Another very important benefit arising out of digital feed is compensation stitch with half-length stitch mechanism. When sewing corner stitch with comparatively higher stitch length, sometimes there are requirements of lesser stitch length to align at the corner. The half-stitch mechanism will enable this to happen very easily with just the press of a button. Moreover, the reverse stitch button is also conveniently placed near the needle, which was earlier done with the reverser lever located at the right side of the machine head.
One more seemingly useful feature highlighted by all brands is ultra-short thread trimming and prevention of bird’s nest problem. While the bird’s nest problem is an old one since the inception of UBT feature, the problems are addressed by multiple improvements. Juki reasons out that the thread trimming is carried out while the feed dog is lowered. As a result the clearance provided between the throat plate and the material is eliminated, thereby stabilizing the length of thread remaining after thread trimming. Brother mentions that the double action thread trimming mechanism by two moving knives cut the thread right under the needle hole, resulting in ultrashort remaining thread at minimum 3 mm.
It is difficult to say which brand invented what feature as all brands are claiming patents for digital feeding as well as several new features like actuator switch, material thickness sensor, and ultra-short thread trimmer. Hopefully, the competition among brands will ultimately result in customer benefit.
The other features bundled into the discussed models are new hook set enhancing sewing capability for a wide range of materials, needle breakage prevention function, inbuilt LED light, active thread tension and USB port, although all the features are not available in all brands. Brother’s needle breakage prevention function prevents the needle breakage while stitching reverse with the help of patented actuator switch. The icing on the cake is definitely the IoT functions promised by all. While the Juki and Brother leaflet detail the IoT capability, TYPICAL and Duma do not mention any details. Juki and Brother offer transferring data on sewing machine adjustments made according to the product to be sewn to a commercially available Android tablet in contactless mode or over Wi-Fi. This enables quick check for uniform settings as well as confirmation of conditions of sewing machines in a sewing line, thereby facilitating setup changes.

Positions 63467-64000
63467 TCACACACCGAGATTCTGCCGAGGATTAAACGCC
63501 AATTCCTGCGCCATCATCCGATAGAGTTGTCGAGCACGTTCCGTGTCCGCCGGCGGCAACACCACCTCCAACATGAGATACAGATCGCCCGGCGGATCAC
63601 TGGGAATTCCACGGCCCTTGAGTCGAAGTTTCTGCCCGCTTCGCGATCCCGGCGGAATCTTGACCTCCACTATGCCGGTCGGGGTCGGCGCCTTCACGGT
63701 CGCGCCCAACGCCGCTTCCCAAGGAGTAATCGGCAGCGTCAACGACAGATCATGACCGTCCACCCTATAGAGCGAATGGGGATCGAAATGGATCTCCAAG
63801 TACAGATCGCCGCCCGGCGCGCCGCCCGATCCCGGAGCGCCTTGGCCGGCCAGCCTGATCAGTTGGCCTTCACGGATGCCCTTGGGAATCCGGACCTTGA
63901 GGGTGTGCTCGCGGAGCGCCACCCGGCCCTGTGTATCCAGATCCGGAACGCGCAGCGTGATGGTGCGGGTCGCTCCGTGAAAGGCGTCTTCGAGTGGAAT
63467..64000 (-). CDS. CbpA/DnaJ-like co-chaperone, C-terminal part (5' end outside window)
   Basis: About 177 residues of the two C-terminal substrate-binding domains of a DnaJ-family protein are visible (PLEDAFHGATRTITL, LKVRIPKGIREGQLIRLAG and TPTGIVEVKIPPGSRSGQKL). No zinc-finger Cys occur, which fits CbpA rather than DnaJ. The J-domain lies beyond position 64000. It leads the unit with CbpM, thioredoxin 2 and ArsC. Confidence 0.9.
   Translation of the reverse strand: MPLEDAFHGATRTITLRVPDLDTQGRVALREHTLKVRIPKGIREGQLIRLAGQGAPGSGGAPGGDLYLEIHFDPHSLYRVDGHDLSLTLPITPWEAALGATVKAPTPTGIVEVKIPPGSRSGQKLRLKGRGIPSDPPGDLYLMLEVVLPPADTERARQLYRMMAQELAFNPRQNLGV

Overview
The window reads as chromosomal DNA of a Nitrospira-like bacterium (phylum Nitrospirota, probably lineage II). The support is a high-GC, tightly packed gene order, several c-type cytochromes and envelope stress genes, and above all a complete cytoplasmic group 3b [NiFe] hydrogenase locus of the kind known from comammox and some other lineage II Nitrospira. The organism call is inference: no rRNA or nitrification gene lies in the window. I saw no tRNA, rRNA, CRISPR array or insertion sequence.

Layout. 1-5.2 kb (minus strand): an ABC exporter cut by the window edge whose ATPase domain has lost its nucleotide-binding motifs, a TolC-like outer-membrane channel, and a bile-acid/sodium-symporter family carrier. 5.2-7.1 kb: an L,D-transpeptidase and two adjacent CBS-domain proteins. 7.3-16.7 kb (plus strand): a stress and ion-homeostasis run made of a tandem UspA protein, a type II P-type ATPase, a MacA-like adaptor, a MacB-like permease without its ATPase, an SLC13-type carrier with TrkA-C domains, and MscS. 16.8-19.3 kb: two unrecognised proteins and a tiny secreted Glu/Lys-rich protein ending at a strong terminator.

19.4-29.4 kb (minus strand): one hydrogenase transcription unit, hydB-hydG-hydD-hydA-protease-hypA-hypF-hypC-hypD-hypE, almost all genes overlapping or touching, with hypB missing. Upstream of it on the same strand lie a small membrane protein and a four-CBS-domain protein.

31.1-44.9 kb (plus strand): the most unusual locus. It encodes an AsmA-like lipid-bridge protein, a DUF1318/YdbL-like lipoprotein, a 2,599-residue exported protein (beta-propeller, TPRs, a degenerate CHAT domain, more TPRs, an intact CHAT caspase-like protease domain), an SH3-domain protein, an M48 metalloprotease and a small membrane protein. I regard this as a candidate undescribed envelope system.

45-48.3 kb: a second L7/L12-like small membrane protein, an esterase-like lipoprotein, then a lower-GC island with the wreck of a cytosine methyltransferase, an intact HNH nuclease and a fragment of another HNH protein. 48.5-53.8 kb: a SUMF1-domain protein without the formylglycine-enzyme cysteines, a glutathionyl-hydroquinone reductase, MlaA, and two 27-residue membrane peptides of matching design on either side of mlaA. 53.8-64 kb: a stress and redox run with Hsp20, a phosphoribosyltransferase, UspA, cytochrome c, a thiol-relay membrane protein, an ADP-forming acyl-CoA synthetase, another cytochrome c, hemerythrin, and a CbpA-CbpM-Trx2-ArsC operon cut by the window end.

Amidst the flurry of developments displayed by the four brands, some of the basic technologies are yet to be cleared to know the real benefits that can be accrued. While Brother model is equipped with only two separate motors, Juki, TYPICAL and Duma are presumably working with three-motor technology. Neither the technical executives nor the brochure is clear (while it is not clear as of now) about the separate functions of all three motors. It is assumed that one stepper motor control the feeding motion, the second stepper motor control thread trimming and presser foot lift and third stepper motor drives the main shaft controlling needle bar, take up lever and hook movement. Most interestingly, Duma also brought out submodels with needle feed mechanism while other three brands offer only drop feed mechanism. It also offers sub-models with thread catcher mechanism, once a mandatory feature in all UBT machines.
The stepper motor-driven hook shaft in bar tack machine was displayed by Tice Technology almost two decades ago and Brother was the first commercial adopter of the same technology. However, the development was not a commercial success. The current digital feed combined with multiple other features may hold the key to commercial success of digital feed technology now. Even though the digital feed offers several value-added features related to productivity and quality, the real benefit may be harnessed by its IoT (Internet of Things) capability. Brother experimented (will not call demonstrated, as it is still experimenting with features) the real time data collection from sewing machines to computer with its Wi-Fi features during GTE exhibition. Although data flow from sewing machine to computer is flawless, the data flow from computer to sewing machine is not yet established. The day is not far when one will be able to set the machine setting (like stitch length) in computer and the setting will be automatically transferred to all sewing machines seamlessly without any mechanic or operator intervention. This would be the real celebration of IoT in sewing machine…